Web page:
Max Sampsell, a retired store manager, remembers teachers dismissing classes whenever an airplane landed. “My second or third grade teacher let any of us go who wanted to,” he says, “and we’d get there somehow even though the strip was three miles away. We’d cut across farm fields.” A B-29 gunner in World War II, Sampsell found the terrific illumination of the mail airplane’s headlight “brighter than anything I saw until I was over Japan in a bomber.”

For 87-year-old Edna Barger, Bellefonte’s glory years meant lobsters. Her father was a dentist who treated the pilots at discount rates; in return, the fliers brought him buckets of live lobsters from New York. “My father would come back from the field,” Barger recounts, “and the next thing I knew lobsters were crawling across the kitchen floor.”

“I’d hitchhike to the field with a friend pretty near every day after school,” recalls Jim Saxion, 78, who retired as a furniture refinisher at nearby Penn State University. “It was just fun, riding in the rumble seat to the field with our hair flying. We’d stay and watch until the mechanics went off duty. Other times we’d go to the train station to see the 8:16 come in from Milesburg. Those were our mainstays.”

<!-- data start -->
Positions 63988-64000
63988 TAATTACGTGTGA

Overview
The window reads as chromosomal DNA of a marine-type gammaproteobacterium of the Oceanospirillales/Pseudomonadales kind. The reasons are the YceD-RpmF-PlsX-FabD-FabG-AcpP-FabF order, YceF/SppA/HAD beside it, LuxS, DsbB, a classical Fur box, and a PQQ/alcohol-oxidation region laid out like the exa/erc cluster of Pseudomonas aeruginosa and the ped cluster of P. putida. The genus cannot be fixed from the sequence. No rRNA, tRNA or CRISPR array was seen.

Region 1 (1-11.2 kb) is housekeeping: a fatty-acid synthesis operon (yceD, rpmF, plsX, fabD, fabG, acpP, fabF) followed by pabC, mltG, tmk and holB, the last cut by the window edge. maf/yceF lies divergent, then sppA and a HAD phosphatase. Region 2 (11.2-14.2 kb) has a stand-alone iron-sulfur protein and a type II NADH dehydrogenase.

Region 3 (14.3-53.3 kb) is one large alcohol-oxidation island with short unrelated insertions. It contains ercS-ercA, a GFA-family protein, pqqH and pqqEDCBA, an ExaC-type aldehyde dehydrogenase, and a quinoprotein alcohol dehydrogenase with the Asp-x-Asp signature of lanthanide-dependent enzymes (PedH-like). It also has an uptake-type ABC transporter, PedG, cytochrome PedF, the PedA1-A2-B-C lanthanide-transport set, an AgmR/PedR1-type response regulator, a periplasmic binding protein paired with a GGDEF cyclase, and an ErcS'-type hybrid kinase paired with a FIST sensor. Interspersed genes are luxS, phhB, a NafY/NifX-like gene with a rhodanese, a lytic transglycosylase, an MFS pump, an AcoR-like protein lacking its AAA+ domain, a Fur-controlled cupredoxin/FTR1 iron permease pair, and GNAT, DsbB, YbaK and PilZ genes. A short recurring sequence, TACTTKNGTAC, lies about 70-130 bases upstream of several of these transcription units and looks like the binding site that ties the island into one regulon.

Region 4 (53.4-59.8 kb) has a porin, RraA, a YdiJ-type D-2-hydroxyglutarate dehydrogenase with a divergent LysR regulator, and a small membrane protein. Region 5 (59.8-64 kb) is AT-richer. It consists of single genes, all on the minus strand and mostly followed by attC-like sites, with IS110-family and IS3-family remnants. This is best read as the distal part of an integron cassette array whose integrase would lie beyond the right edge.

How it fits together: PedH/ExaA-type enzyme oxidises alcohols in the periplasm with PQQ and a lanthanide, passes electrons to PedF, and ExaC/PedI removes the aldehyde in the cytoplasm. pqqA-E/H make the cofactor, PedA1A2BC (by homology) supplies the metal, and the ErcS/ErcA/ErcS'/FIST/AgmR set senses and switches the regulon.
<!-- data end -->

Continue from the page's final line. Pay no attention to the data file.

The seeds of Bellefonte’s glory were planted when the government began the Air Mail Service in 1918. That year the service sent veteran pilot Max Miller on a survey flight from New York to Chicago in search of a suitable refueling stop. Bellefonte residents were elated when the airmail operation chose their town, whose distance from New York made it a convenient landing spot for fuel-thirsty airplanes. Daily flights between New York and Chicago, with the first westbound refueling stop at Bellefonte and the second at Cleveland, began in the summer of 1919; transcontinental service was in place by 1920. When the Air Mail Service built a chain of beacons enabling transcontinental night flights in 1925, the Bellefonte installation was moved to a larger field southeast of town. By this time airmail operations had overcome a somewhat shaky start, reaching a peak of efficiency and public acceptance. These were the days of daring lone mail pilots struggling in fragile biplanes against bad weather and inhospitable terrain. Indeed, airmail charmed the entire country. In 1924 postal workers in San Francisco declined to mail to New York a man who had covered himself with $718 worth of airmail stamps.